|It is smart money for Kwench. It is an investment that comes with a wealth of experience, huge potential for building our client base and most importantly, brings valuable guidance as we build this nascent venture.
Experience of investee companies such as Druvaa Software, Kwench and Karmic Lifesciences brings out IAN’s value proposition clearly. IAN addresses common pain points of most first time entrepreneurs by providing the first tranche of money for their entrepreneurial journeys to take shape, and to grow these ventures for VC investment. Added to this, their first level of professional money is from people who have operationally been very successful. In Ruparel’s words, “These angel members are signing a cheque and this is no selfless act of giving. This, in turn, is invaluable to new entrepreneurs particularly during the vetting process when they get direct, constructive feedback and suggestions from domain leaders that are investing in their start ups”.
Angel investor Sunil Kalra’s views further reiterate the success of IAN. Kalra avers, “IAN is a unique proposition which, unlike other funding networks, provides extensive mentoring and handholding in business operations”.
IAN’s investment parameters: IAN members look for businesses that have high barriers to entry and considerable growth potential. The quality of the team that possesses multiple skills is a differentiator and rated higher than their business idea. And finally, entrepreneurs who can provide evidence of the validation of their concept and particularly those who have begun to engage with the market have a stronger proposition. Needless to mention, IAN members are likely to invest in business ideas where they have the ability to add value, given that this network seeks to add value not only through financial investments but by providing strategic direction.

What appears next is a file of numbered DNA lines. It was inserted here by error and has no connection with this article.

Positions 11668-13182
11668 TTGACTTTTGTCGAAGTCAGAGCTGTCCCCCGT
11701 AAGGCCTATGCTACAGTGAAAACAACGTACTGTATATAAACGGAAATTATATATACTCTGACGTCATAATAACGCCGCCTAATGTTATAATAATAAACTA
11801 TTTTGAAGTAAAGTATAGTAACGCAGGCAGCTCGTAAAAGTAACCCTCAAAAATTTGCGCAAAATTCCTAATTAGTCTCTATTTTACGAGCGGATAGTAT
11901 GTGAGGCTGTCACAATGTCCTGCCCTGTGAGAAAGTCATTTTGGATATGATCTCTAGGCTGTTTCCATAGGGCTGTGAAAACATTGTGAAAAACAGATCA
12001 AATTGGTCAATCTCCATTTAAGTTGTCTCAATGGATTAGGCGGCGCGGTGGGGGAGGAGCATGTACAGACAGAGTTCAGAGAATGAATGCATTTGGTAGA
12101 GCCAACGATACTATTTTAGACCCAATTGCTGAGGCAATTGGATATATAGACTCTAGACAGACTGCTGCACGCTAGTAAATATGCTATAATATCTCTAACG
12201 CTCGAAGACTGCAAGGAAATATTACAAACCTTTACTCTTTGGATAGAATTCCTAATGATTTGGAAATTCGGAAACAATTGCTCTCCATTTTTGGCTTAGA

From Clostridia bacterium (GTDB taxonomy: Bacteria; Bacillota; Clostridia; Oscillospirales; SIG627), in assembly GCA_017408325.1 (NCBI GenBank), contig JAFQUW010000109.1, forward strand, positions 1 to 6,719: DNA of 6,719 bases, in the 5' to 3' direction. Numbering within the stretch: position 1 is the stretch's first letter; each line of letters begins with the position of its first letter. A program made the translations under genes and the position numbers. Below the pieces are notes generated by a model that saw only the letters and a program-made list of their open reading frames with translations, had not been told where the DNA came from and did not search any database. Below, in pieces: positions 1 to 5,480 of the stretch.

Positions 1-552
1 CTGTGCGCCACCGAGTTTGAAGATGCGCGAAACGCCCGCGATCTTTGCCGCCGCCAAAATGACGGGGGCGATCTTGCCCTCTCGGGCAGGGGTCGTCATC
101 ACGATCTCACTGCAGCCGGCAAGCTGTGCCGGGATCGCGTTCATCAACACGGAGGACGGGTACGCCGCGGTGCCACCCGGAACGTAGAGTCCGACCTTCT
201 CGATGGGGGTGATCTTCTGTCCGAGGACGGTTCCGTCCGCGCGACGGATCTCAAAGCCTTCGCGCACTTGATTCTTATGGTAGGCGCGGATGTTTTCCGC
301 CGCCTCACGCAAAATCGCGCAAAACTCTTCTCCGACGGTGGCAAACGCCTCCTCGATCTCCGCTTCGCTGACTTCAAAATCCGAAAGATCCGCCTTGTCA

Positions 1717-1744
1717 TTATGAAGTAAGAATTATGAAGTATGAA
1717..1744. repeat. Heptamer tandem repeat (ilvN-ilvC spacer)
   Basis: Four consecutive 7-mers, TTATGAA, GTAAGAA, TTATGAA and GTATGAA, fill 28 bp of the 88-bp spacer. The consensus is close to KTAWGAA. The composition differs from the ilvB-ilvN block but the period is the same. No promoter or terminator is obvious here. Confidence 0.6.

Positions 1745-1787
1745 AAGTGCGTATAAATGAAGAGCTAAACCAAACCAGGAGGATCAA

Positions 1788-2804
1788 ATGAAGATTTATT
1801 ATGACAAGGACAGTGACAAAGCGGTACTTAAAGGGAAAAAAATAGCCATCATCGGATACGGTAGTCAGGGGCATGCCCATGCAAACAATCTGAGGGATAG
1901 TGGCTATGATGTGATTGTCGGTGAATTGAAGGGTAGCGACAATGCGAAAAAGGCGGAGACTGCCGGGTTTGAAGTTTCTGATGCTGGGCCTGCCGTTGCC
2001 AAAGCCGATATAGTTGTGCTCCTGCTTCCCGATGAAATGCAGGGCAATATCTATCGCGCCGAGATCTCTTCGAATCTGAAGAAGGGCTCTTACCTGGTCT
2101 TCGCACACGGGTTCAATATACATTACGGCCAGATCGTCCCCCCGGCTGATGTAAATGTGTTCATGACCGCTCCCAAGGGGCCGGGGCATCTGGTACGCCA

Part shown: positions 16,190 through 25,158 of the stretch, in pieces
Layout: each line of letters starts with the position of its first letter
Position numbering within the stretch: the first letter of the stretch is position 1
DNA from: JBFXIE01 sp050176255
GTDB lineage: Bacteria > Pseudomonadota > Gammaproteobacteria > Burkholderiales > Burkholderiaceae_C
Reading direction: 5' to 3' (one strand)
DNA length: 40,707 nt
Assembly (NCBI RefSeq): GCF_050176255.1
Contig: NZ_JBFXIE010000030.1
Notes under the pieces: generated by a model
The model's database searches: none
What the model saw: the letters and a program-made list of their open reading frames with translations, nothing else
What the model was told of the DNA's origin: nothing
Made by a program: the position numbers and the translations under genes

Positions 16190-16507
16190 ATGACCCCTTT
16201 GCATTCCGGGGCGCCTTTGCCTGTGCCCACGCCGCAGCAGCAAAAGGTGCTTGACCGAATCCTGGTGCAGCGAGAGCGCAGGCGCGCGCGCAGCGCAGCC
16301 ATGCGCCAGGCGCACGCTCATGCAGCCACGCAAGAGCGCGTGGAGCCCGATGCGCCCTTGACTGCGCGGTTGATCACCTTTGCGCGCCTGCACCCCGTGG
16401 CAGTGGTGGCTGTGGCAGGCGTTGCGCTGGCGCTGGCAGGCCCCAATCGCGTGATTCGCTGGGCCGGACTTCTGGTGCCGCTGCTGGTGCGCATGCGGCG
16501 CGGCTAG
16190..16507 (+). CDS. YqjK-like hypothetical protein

Future of angel investing: Sharing a recent experience with IAN’s business idea campaign, Ruparel says, “When IAN organised an idea campaign, our guesstimate was that we would be approached by 5000 ideas. We were astounded to have 12000 business plans presented to us in a period of just 32 days! I am convinced that in the next 5 years we should see many more angel groups in the country and an exponential growth in the number of entrepreneurs in the country. Angel investing would be a well established alternate asset class in investment portfolios and hopefully the government will formulate policies to encourage investments in young start-ups, which are, as such, excellent employment generators. Angels invest in innovative companies and going by the way IAN’s membership has grown across the globe, India promises to be the next innovation destination”.
Given IAN president Ruparel’s experience with angel investments, the entrepreneurial ecosystem in India is expected to witness exciting times ahead.
With her rich media background, Irawati Gowariker has led strategic communications for the IT arm of HSBC and ANZ in India. Irawati now ‘dares’ to go beyond large multinationals to tell the story of some Indian entrepreneurs.
Philip Anderson is INSEAD Alumni Fund Professor of Entrepreneurship, Director, Rudolf and Valeria Maag International Centre for Entrepreneurship and Director, 3i Venturelab